If anything can be truthfully said about the United States, it is that it is unique. As James Baldwin asserts, “America’s history, her aspirations, her peculiar triumphs, her even more peculiar defeats, and her position in the world – yesterday and today – are all so profoundly and stubbornly unique that the very word ‘America’ remains a new, almost completely undefined and extremely controversial proper noun. No one in the world seems to know exactly what it describes, not even we motley millions who call ourselves Americans” (137). America is portrayed as a society of individuals; it is a true struggle to find any characteristics that universally apply to Americans. The term “American” remains utterly ambiguous and even Americans themselves cannot define their own identity. In our newness as a nation, we lack any stratification or sense of status to characterize ourselves. Baldwin hypothesizes that in a nation such as America, “man may become uneasy as to just what his status is” (139). Our freedom and lack of tradition make us so hard to define. What can be said about America? Are we democratic and free? Are we nothing more than a mass culture of consumers? Are we hardworking capitalists? Are we ignorant, self-centered, and individualistic? We are a nation heavily criticized and praised for our views and our ways of life, but what exactly are these traits that make us all American? Are there any universal traits that make us American? As Baldwin states, “The time has come, God knows, for us to examine ourselves, but we can only do this if we are willing to free ourselves of the myth of America and try to find out what is really happening here” (142). Despite the perceptions of other nations, perhaps the people most concerned with what it means to be “American” are the Americans themselves.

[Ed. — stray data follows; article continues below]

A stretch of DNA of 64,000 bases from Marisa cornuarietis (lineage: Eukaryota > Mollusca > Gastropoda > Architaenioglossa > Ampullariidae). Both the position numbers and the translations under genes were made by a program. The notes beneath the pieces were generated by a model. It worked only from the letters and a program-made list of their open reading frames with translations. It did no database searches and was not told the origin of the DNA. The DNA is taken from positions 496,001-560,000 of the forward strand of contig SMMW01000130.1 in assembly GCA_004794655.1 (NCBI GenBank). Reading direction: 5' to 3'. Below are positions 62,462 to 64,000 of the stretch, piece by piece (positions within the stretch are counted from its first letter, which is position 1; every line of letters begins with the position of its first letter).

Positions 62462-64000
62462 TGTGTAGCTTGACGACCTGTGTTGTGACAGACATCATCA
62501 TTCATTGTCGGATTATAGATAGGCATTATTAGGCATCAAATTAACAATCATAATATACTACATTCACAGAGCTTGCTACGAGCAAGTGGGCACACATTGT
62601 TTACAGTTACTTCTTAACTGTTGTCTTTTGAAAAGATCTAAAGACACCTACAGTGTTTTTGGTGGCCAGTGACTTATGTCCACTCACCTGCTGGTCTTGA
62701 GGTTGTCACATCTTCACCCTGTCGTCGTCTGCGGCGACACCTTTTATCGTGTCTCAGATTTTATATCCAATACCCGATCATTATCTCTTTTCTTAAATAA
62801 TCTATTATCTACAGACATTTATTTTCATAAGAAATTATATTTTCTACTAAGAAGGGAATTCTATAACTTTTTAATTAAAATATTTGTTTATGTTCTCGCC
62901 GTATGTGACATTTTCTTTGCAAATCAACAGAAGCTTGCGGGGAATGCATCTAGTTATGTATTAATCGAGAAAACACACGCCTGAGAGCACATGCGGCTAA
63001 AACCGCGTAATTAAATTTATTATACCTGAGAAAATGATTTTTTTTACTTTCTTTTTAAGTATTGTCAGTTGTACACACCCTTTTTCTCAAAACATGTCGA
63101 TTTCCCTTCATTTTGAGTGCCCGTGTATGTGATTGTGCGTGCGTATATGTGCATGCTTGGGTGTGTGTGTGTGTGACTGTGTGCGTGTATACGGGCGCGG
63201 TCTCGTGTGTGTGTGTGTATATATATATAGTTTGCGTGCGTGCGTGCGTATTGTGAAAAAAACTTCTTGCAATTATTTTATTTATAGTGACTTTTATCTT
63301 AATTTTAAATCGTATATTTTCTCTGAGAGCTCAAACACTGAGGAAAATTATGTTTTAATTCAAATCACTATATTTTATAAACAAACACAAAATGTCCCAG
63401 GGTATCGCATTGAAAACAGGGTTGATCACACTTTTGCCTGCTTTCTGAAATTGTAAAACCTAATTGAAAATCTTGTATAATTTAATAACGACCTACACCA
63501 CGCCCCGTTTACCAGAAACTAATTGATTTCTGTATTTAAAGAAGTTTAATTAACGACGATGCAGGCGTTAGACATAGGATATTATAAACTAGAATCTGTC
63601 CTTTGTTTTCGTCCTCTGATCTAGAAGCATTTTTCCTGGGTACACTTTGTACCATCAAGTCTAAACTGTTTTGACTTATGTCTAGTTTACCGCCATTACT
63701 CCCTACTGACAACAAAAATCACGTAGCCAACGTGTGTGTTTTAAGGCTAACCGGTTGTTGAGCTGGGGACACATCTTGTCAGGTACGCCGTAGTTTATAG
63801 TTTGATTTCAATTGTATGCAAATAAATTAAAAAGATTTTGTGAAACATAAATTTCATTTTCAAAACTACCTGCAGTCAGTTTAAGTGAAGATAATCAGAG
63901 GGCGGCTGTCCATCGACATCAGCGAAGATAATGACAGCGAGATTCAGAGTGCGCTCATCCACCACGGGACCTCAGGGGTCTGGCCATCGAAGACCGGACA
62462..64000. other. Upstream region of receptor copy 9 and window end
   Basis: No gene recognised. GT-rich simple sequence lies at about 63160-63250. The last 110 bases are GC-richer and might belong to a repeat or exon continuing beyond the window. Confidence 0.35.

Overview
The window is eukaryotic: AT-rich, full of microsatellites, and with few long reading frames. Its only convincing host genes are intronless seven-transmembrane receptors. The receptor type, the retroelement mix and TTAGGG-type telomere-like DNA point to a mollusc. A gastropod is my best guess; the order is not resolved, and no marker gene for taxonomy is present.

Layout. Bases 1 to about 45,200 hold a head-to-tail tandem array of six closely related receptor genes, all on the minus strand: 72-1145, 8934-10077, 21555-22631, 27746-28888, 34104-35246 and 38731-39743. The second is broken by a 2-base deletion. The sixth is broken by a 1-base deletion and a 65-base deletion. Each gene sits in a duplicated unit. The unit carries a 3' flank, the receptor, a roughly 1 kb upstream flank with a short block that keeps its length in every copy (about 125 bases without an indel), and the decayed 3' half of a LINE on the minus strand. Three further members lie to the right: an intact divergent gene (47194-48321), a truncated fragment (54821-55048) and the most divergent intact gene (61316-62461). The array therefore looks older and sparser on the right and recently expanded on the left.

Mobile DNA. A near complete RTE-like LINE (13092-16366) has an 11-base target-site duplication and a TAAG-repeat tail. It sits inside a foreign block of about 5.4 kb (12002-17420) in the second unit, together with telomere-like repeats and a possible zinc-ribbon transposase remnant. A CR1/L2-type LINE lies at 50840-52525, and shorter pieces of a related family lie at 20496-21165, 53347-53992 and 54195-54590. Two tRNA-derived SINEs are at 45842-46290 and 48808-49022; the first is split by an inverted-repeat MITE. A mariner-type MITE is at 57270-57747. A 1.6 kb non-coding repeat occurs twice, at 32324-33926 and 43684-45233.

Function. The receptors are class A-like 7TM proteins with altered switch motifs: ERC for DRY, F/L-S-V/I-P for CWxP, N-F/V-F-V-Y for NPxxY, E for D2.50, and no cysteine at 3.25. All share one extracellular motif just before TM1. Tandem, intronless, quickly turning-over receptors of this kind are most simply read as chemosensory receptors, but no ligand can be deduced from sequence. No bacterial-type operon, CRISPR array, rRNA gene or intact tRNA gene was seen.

Similar to the Americans, the French, “have become preoccupied with the question of who they are” (Kuisel 4). In response to the influx of American cultural products stretching from cars to washing machines to Coca-Cola to McDonald’s, the French have become increasingly paranoid about retaining their cultural identity. But what is French cultural identity? The French have desperately clung to their notion of civilisation. They pride themselves on their food, their clothing, their art, and their wine. France’s identity lies in its tradition; their way of life has thus become the main factor in the way they define themselves. As Kuisel states, “National identity is formed through negation, by establishing a counter identity, by construction a ‘we’/‘them’ dichotomy” (6). The French have attempted to define themselves as exactly what the Americans are not. The French have resisted mass society and materialism. They pride themselves on their artisans and their creativity. French culture has been romanticized and idealized in many ways. It brings to mind wine, lights, Paris, food, fashion, art, taste, and intellect all at once. The art of living in which the French pride themselves eludes definition. What is civilisation? What is the meaning of “French”? France, like America, sees itself a culture to be copied: the model of the ideal nation. But what is there to copy? The French themselves cannot provide you with a set of instructions of how to be French. Their national identity is entirely an illusion; there is nothing concrete about it. The true, universal definition of what it means to be “French” remains a mystery that the French themselves cannot solve.